The current state of the Students’ Society of McGill University (SSMU) is disconcerting, to say the least: Executives and employees have resorted to publishing op-eds against each other, and five of the six remaining executives have formally expressed a position of non-confidence in President Muna Tojiboeva, due to a lack of transparency and communication with both her colleagues and the students she represents. These public rifts diminish the effectiveness and legitimacy of the organization and the important services it provides, negatively impacting its constituents. Moreover, framing the current discord within SSMU solely in terms of “political differences,” as Tojiboeva has done, obscures legitimate student concerns regarding her performance as president. Until Tojiboeva acknowledges and commits to improving upon her past incompetencies, and the executive team as a whole overcomes their frustrations toward each other, SSMU’s ability to serve students will suffer.
Tojiboeva ran for president to increase transparency and repair student trust in SSMU after a scandal-filled year. As President, she has yet to fulfill these promises. Measures to encourage student engagement and participation in the Oct. 23 Fall General Assembly (GA) were lacking compared to previous years. In particular, Tojiboeva failed to directly communicate the motion submission deadline—two weeks prior to the assembly itself—in time for members to submit motions for consideration at the GA. Consequently, several motions were submitted from the floor, and by extension, required two-thirds majority to be added to the agenda, rather than a simple majority. This misstep at best shows carelessness, and a weak commitment to upholding democracy within SSMU.
Under Tojiboeva’s leadership, important information regarding the meetings and decisions of governing bodies has also become less accessible to students. The SSMU Board of Directors (BoD)—of which Tojiboeva is the Chair—meeting minutes now consist of summaries rather than verbatim accounts, and have not been regularly updated: Oct. 15 and 22 minutes were not uploaded online until Oct. 30, and the Oct. 1 meeting minutes are still missing as of Oct. 31. Moreover, the BoD resolution book has yet to be updated during Tojiboeva’s term, something that she should prioritize if she is serious about increasing transparency.
The Oct. 16 suspension of Vice-President (VP) Finance Arisha Khan from the BoD is another example of the opacity of SSMU practices under Tojiboeva’s leadership. While she was away representing SSMU at a conference, the Board voted to suspend Khan on charge of a confidentiality breach, compromising her ability to defend herself. The President, along with the two other SSMU executives present, had to leave the room for the closed discussion and ultimately abstained from voting. However, any decision regarding a senior actor within student government must be made transparently, and with adequate due process. As Chair of the BoD, Tojiboeva should have made every attempt to ensure Khan’s representation at the meeting, or otherwise proposed to table the discussion until Khan returned.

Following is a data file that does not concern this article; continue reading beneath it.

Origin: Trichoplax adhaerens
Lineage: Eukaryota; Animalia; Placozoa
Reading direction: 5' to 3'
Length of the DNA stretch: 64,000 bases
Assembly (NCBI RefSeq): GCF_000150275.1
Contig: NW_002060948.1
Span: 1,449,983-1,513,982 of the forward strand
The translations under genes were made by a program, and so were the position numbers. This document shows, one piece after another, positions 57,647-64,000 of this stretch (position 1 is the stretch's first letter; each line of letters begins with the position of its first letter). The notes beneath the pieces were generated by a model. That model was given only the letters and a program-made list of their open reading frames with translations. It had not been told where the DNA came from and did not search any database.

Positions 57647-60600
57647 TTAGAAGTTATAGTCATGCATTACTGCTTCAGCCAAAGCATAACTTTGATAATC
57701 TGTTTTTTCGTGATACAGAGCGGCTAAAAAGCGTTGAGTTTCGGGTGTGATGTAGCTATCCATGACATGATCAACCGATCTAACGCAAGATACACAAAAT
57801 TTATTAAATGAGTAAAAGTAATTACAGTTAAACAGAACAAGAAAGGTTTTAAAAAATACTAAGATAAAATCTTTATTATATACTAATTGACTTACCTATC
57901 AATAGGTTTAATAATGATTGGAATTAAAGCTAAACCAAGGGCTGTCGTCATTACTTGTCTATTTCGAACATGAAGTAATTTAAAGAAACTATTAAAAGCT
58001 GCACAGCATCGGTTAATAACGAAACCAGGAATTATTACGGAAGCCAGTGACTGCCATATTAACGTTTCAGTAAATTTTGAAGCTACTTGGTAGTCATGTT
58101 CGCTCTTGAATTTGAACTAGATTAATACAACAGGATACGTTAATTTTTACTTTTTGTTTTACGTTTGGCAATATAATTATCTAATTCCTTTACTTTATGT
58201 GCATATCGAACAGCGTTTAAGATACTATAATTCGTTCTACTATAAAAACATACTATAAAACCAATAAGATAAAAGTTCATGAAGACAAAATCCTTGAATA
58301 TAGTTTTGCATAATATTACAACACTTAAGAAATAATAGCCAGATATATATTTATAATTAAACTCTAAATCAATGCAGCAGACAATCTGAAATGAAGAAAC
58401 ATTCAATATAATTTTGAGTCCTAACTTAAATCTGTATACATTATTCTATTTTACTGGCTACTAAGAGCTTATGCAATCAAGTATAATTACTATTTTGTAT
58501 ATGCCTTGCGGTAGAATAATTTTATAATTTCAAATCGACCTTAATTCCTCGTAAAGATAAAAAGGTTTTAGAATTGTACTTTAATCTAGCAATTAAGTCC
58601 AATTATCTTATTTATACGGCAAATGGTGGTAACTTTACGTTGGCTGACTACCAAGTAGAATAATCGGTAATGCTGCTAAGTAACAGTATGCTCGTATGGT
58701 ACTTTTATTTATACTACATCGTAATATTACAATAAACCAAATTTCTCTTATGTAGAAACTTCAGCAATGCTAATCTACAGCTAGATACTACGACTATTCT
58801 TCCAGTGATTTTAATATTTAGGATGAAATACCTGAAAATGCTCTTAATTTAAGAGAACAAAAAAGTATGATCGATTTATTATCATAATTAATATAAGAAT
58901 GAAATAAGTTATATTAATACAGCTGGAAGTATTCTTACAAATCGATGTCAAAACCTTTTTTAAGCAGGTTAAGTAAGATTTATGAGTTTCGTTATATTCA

These are objective failures of Tojiboeva’s promises of transparency and her ability to fulfill her presidential duties. Yet, she has failed to adequately respond to such criticisms, discounting them in a letter to The Bull and Bear as the SSMU “establishment” disliking her because “they no longer have a reliable lackey to do their bidding in the SSMU Executive.
On campus, this divide has been interpreted primarily in terms of stances on the Boycott, Divestment, and Sanctions (BDS) movement, and corresponding charges of anti-Semitism. These are legitimate and important issues that merit attention in their own right, as do students who feel targeted or unsafe as a result of them. However, by reducing her individual shortcomings to political differences, Tojiboeva exploits and inflames a sensitive political debate on campus, perpetuating dangerous identity politics. Views surrounding these issues must not be conflated with the competency of a SSMU executive in performing their duties, whether or not one agrees with her personal political views.
Furthermore, there are appropriate channels for a SSMU President to voice complaints against fellow executives. The commentary section of a student publication is not one of them. Claims of inappropriate or harmful workplace conduct, including body shaming and online harrassment, as Tojiboeva expressed at the Oct. 19 Legislative Council and in her letter, should be addressed through internal human resources channels, not aired out on public forums. Similarly, discord within the executive committee should not have come to the point where executives felt they had to bring the issue to Legislative Council, citing numerous previous failed attempts to resolve their concerns with the President internally.
After the Fall 2017 GA, several executives, including Tojiboeva, expressed desires to “reconcile” their differences and repair their working relationships. This is absolutely critical for SSMU to operate productively. SSMU executive portfolios require cooperation on a number of issues, and often overlap. Executives function as a team, and must act like one. Ultimately, SSMU’s primary concern must be the provision and improvement of student life and services—executives cannot let the current division distract from this.
It is crucial to recognize discrimination when it occurs, but to equate administrative concerns with political bias endangers SSMU’s democratic accountability. When legitimate and pressing criticisms are levelled against any SSMU executive’s ability to perform their professional duties, they must either step up and respond directly to those complaints, or step down. Right now, the President is doing neither.